Corrosion Cost and Impact | Australasian Review
Water and wastewater infrastructure are present throughout Australia and New Zealand. The scope of water industries includes water treatment, distribution, plumbing, wastewater treatment, rainfall collection, industrial recycling and desalination.
In New Zealand, the wastewater and stormwater infrastructure include 24,000 km of public wastewater network, more than 3,000 treatment plants and over 17,000 km of stormwater network. In Australia, the total length of sewer pipes is over 110,000 km. While not all local authorities provided data, in 2012 those who did provide information reported a total of 145,481Km of water mains in Australia.There is no easily identified measure of the water infrastructure in New Zealand.
There are a range of products that have historically been used for water and wastewater infrastructure. Common pipe options include concrete, copper, stainless steel and PVC; while fibro has also been used in some situations. Each of these materials has corrosion risks, and the risks will vary based on the environment and the use. Water will incur a different range of corrosion issues to those caused by wastewater.
Causes of Corrosion
The causes of corrosion in the water and wastewater industries vary based on both the material used in the infrastructure and whether that infrastructure is used for water or wastewater.
Stainless steel has been suggested to have a maintenance period of 60 years. Stainless steel corrosion mechanisms in water are identified as crevice corrosion, pitting corrosion, stress corrosion cracking, microbiology-influenced corrosion, and galvanic corrosion. The general corrosion rate in stainless steel infrastructure is less than 2µm per annum. The causal factors in stainless steel corrosion are the chloride levels in the water, the chemicals used in treatment, the presence of any oxidant and the flow rate of the water. In addition, fluoride can be a causal factor when present.Corrosion in concrete structures includes chlorine-induced corrosion, particularly in coastal structures such as wharves and piers, carbonation induced corrosion, and microbial attack in sewers. Concrete is also subject to external corrosion from contact with the soil. Concrete corrosion from sulphuric acid is problematic in sewer systems, where the H2S present in the wastewater reacts to form this acid. There are variations of corrosion from sulphuric acid that appear to be based on the source of the acid. Mineral acid attacks appear to have a different mode of action to that of biogenic acid attacks. As a result, field data relating to corrosion may not necessarily align with laboratory results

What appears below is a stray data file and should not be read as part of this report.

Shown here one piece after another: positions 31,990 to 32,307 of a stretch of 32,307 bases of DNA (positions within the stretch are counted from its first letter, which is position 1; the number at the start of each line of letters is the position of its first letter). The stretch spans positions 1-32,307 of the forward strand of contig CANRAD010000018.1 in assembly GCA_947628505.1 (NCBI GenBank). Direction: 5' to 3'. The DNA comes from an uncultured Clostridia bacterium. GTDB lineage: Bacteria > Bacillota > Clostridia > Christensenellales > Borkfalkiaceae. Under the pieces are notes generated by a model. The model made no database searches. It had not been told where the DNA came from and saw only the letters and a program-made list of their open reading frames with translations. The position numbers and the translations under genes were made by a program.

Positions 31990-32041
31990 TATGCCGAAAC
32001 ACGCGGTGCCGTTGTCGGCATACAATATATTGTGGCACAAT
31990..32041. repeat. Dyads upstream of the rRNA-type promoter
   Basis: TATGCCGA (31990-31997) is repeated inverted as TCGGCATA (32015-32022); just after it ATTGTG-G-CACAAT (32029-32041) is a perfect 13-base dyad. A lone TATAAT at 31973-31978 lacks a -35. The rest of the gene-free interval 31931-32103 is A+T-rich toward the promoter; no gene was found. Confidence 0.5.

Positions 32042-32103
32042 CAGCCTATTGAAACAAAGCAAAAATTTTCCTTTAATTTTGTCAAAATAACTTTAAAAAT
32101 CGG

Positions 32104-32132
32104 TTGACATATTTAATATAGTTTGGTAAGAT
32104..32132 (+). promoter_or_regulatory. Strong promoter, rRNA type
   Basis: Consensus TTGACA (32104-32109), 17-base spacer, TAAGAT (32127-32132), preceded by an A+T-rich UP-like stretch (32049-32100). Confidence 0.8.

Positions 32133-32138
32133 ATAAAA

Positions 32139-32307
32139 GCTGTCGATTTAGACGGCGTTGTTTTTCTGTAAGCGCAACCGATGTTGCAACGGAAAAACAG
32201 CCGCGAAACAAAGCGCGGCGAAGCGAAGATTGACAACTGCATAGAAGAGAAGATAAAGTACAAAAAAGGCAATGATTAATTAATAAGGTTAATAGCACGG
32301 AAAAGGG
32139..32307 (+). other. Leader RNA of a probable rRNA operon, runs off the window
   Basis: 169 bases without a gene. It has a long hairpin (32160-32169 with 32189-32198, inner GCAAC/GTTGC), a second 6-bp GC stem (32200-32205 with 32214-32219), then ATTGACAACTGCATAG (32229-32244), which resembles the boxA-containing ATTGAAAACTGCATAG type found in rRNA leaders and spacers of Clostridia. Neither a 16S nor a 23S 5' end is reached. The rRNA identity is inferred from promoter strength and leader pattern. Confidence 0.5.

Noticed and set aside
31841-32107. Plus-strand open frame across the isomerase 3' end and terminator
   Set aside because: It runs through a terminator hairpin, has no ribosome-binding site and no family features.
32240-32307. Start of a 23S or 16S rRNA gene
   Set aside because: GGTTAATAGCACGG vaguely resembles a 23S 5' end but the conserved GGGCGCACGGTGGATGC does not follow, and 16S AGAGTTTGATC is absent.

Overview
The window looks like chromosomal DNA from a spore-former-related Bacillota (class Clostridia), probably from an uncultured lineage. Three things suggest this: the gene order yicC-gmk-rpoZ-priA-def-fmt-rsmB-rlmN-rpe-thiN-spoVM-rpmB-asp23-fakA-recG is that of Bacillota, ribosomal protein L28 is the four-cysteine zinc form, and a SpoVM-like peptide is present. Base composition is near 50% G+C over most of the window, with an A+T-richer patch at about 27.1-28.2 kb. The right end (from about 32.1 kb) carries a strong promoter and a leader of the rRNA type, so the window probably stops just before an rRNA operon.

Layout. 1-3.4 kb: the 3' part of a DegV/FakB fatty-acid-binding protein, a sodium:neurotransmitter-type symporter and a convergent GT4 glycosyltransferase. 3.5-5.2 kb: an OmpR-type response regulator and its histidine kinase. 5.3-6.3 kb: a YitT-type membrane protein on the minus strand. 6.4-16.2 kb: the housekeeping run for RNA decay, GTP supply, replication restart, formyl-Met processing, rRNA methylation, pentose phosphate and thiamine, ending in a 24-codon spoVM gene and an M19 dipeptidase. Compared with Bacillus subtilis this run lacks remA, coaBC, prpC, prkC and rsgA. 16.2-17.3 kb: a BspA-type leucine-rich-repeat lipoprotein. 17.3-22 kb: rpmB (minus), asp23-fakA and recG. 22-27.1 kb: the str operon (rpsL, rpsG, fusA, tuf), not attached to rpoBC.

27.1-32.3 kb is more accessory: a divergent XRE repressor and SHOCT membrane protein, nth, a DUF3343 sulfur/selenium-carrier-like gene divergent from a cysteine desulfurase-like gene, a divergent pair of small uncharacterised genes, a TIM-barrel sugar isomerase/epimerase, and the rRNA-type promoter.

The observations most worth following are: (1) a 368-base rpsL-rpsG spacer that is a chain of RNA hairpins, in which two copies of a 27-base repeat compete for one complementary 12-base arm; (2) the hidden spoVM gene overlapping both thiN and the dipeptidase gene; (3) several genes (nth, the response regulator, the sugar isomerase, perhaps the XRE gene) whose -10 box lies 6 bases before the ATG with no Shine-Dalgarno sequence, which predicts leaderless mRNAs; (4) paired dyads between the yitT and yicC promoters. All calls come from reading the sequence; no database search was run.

Copper is commonly used in Australia and New Zealand for in-home plumbing. It was the material of choice until the early 1990s, when plastic plumbing became more widely accepted. More than 90% of Australian home have copper piping. Copper corrosion is extraordinarily complex. There is an isolated and seemingly random and sporadic nature of corrosion incidents. Further research is required to fully understand the causes. There are four main mechanisms.
- Blue water is a discoloration of water, often resulting from initial use after a period of stagnation. The types of corrosion products include copper hydroxides, with some silicates and sulphates. Copper levels in Blue water exceed the Australian Recommended Drinking Guidelines.
- Pitting Corrosion, resulting in pipe wall failure and leakage.
- Erosion Corrosion, most commonly found in hot water systems. Grooves and gullies form in the pipe, usually in the direction of flow. Erosion can be exacerbated by dissolved gas and particulate matter. The outcome of Erosion corrosion is pipe failure.
- Cuprosolvency, a slow rate of uniform corrosion. This is unlikely to lead to pipe failure; but can result in blue staining of surfaces in contact with the water from these pipes.